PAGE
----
Philosophy of Religion

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Aristotle: the Prime Mover

Aristotle believed that all movement depends on there being a mover. For Aristotle, movement meant more than something travelling from A to B. Movement also included change, growth, melting, cooling, heating…etc.

Just like his predecessor Heraclitus, Aristotle recognised that everything in the world is in a state of flux.

Aristotle argued that behind every movement there must be a chain of events that brought about the movement that we see taking place.

Aristotle argued that this chain of events must lead back to something which moves but is itself unmoved. This is referred to as the Prime Mover.

In Aristotle’s view change is eternal. There cannot have been a first change, because something would have to have happened just before that change which set it off, and this itself would have been a change, and so on.

In his book Metaphysics (literally after physics), Aristotle calls this source of all movement the Prime Mover. The Prime Mover to Aristotle is the first of all substances, the necessary first sources of movement which is itself unmoved. It is a being with everlasting life, and in Metaphysics Aristotle also calls this being ‘God’.

The Prime Mover causes the movement of other things, not as an efficient cause, but as a final cause. In other words, it does not start off the movement by giving it some kind of push, but it is the purpose, or end, or the teleology, of the movement. This is important for Aristotle, because he thought that an effective cause, giving a push, would be affected itself by the act of pushing. Aristotle believed the prime mover causes things to move by attraction in much the same way that a saucer of milk attracts a cat. The milk attracts the cat but cannot be said to be changed in the process!

Isaac Newton came to the same conclusion in his Third Law of Motion, when he said that ‘action and reaction are equal and opposite’. Aristotle was keen to establish that the Prime Mover is itself Unmoved, or unaffected, otherwise the whole concept would break down. The Final Cause causes movement as the object of desire and love. If God did give things an initial push then he himself would be changed. Instead God draws things to himself and remains unaffected. The stars and the planets move out of a spiritual desire to imitate God. They do this by moving in eternal circles.

Aristotle believed that God exists necessarily, which means that God does not depend on anything else for existence. He never changes or has any potential to change, never begins and never ends, and so is eternal. Eternal things, Aristotle claimed, must be good; there can be no defect in something that exists necessarily, because badness is connected with some kind of lack, a not-being of something which ought to be there, an absence of the ‘actuality’ that Aristotle thought God most perfectly has.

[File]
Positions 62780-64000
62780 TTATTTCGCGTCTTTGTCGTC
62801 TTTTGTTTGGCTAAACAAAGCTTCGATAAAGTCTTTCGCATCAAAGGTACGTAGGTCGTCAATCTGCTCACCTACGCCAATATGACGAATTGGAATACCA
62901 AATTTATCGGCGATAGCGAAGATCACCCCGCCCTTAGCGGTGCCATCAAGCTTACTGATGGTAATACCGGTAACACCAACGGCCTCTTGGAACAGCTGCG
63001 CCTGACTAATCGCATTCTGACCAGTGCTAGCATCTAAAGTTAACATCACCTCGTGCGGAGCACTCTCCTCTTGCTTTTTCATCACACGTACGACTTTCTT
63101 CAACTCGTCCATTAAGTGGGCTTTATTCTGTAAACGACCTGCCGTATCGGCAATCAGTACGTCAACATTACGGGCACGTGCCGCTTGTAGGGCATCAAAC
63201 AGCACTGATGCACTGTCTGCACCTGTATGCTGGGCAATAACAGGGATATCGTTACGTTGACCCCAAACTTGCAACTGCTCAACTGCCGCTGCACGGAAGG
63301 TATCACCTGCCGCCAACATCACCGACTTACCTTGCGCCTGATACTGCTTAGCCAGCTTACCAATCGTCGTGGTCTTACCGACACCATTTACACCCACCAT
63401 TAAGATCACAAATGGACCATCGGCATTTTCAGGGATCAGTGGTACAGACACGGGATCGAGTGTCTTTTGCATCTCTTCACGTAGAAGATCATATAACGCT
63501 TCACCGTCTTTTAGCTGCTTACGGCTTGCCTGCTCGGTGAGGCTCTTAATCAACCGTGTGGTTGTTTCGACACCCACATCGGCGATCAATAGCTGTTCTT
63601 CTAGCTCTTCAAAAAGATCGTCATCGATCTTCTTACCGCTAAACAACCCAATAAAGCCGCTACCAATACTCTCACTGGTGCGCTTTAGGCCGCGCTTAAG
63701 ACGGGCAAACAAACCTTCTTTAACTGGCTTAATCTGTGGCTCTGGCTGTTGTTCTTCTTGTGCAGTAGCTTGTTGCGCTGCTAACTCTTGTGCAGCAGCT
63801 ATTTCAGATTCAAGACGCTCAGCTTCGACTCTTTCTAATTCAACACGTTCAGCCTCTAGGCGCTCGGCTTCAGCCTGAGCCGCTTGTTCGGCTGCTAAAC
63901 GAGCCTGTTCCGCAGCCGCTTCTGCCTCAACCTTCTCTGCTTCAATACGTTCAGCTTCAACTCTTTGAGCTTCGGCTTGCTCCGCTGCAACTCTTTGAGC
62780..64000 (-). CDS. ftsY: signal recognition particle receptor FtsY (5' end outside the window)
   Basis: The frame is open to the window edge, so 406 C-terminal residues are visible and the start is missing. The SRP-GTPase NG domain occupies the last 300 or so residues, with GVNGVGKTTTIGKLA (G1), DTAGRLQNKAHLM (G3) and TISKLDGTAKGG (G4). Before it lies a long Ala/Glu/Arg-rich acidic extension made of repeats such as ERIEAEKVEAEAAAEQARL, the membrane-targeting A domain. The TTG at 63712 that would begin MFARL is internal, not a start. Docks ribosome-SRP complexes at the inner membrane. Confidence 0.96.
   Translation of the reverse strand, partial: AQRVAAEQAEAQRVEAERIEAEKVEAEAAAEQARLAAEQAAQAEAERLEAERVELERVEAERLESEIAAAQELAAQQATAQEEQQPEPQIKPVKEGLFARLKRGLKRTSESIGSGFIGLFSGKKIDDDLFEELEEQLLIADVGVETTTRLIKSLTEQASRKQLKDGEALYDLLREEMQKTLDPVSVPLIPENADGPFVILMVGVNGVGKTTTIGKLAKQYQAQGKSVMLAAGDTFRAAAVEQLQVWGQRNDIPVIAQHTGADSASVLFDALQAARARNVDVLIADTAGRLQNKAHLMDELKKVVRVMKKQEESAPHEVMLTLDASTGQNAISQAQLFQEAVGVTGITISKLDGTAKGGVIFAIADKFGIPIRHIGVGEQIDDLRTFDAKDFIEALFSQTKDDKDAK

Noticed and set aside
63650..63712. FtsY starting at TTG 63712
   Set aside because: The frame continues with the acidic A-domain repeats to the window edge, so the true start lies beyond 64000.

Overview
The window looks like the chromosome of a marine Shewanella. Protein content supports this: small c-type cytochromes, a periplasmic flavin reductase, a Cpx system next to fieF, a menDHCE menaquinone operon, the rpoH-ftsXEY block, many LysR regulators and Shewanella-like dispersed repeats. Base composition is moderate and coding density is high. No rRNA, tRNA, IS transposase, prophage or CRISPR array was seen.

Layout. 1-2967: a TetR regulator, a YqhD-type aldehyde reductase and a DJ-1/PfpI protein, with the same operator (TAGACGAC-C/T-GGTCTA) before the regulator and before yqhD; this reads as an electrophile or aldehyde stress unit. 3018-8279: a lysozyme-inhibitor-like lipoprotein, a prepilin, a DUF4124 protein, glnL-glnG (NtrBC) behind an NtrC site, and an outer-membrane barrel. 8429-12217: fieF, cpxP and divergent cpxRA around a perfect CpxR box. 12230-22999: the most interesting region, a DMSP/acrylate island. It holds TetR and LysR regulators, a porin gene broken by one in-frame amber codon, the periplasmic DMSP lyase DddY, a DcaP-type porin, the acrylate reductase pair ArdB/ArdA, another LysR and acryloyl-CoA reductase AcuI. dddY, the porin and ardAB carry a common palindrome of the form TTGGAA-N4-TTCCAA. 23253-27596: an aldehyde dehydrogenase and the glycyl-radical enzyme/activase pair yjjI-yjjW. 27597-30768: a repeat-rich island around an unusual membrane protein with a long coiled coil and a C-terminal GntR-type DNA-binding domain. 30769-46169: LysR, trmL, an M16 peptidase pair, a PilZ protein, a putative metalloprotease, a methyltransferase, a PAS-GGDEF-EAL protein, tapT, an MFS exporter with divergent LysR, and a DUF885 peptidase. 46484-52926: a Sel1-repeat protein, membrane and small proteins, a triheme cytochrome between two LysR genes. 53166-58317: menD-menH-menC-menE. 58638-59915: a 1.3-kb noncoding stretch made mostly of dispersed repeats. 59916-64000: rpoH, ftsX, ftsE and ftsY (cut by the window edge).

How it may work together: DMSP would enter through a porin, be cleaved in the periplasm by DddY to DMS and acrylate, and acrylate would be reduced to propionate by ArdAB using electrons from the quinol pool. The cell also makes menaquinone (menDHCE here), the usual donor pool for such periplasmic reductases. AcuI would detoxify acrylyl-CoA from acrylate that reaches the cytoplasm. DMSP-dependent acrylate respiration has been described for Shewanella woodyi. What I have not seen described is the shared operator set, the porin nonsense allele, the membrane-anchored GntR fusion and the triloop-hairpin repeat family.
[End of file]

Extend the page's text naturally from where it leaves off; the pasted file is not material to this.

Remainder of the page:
Aristotle argued that the Prime Mover had to be immaterial. It could not be made of any kind of stuff, because matter is capable of being acted upon, it has potential to change. Since it is immaterial, it cannot perform any kind of physical, bodily action. Therefore, Aristotle thought, the activity of the Prime Mover, God, must be purely spiritual and intellectual. The activity of God is thought.

But what does God think about it? God could not think about anything which caused him to change in any way; nothing which could affect him, or react, or even change him from not-knowing to knowing. Aristotle concludes that God thinks about himself only. Nothing else is a fit subject. He even defines God as ‘thought of thought’, or ‘thinking about thinking’. At the end of this line of argument, Aristotle comes to the conclusion that God knows only himself; so he does not know this physical world that we inhabit, he does not have a plan for us, and he is not affected by us.

Aristotle’s concept of the Prime Mover found its way into the medieval theology of Thomas Aquinas and his cosmological proof for the existence of God. Likewise, Aristotle’s teleological arguments found their way into Aquinas’ Natural Law.

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